A famous castle with the country’s highest stone walls
Marugame Castle is also known as Kameyama Castle since it is a hill castle which is situated on the 66m-high Kameyama, and is even called the Castle of Stone due to its high stone walls on the top of a small mountain. The 60-meter stone walls are the highest in Japan. And because of the height of those walls, the castle has also been selected as one of the Top 100 Castles in Japan. Chikamasa Ikoma, the feudal lord of Sanuki Province, erected Takamatsu Castle as the main castle in 1597 and Marugame Castle as the branch castle which has had a long history of over 400 years.
The smallest existing wooden keep in Japan
The castle keep is the oldest structure of its kind in Shikoku, and is a surviving three-level three-floored keep which was completed in 1660 during the Edo Era. It is 15 meters high utilizing karahafu and chidori hafu styles and covered in plaster, and is also known as the smallest existing wooden keep in Japan. Inside the keep, the history of Marugame Castle, portraits of generations of the feudal lords and other exhibits are on display. Aside from the keep, the Ote Ichino Gate, the Ote Nino Gate, the castle’s front gate, the guard house and the nagaya row house still survive of which the keep and the Ote Ichino and Ote Nino Gates have been registered as National Important Cultural Properties.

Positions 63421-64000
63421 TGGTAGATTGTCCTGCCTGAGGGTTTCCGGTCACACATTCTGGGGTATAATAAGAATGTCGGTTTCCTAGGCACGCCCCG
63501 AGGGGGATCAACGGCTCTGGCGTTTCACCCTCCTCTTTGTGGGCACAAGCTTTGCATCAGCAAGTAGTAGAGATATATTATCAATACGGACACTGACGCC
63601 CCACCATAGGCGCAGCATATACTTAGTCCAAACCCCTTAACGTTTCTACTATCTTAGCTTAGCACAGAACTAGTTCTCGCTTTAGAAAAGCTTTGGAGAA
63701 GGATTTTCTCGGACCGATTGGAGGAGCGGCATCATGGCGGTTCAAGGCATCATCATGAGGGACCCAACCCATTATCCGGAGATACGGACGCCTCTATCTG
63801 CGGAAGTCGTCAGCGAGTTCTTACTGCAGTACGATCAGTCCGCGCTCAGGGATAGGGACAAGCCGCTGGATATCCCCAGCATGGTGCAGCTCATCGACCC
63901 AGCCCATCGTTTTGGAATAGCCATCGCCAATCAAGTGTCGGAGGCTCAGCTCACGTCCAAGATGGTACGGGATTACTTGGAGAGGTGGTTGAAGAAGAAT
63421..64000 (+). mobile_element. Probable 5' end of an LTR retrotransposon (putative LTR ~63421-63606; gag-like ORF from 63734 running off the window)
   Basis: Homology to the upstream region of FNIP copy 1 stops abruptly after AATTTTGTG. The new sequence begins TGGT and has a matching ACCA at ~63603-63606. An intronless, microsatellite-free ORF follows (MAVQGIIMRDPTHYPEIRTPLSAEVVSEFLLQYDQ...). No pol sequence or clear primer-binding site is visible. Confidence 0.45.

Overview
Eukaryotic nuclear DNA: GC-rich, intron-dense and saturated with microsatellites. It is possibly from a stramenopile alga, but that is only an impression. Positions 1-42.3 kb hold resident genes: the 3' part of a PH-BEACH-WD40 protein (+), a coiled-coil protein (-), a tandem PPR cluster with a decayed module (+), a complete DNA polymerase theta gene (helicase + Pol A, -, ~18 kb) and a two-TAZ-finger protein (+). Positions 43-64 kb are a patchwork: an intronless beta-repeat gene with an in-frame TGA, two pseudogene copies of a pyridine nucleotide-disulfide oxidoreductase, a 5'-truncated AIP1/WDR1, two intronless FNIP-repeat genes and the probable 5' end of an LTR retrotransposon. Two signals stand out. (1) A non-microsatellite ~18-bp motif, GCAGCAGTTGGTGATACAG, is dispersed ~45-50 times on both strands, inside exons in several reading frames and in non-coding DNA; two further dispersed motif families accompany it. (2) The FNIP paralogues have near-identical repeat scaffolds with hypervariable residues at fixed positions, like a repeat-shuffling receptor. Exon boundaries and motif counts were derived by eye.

Highlights of Marugame Castle
The Ote Ichino Gate has the dignity and personality of a major main gate, and the truly distinctive masugata rectangular space within the castle grounds used to amass troops for dispatch is of a large size that cannot be seen anywhere else. The gate is also called the Taiko Gate since a taiko drum by the gate was struck by warriors to signal the time. Even now, a drum is struck daily at noon, and the inner grounds of the castle are opened to the public in tandem with this time drum. Features including old drums and defensive ishiotoshi emplacements can be observed. The 4-layer stone walls which span from the inner moat to the keep soar 60 meters (No. 1 in Japan), and above the 20m level, they continue as castle walls whose distinctive curves take on a fan-like slope. From the Tsukimi Watchtower in the Sannomaru Plaza, you can get a wonderful view of the Doki River and Mt. Iino. Japan’s deepest well is located in the outer citadel and is said to have a secret passage.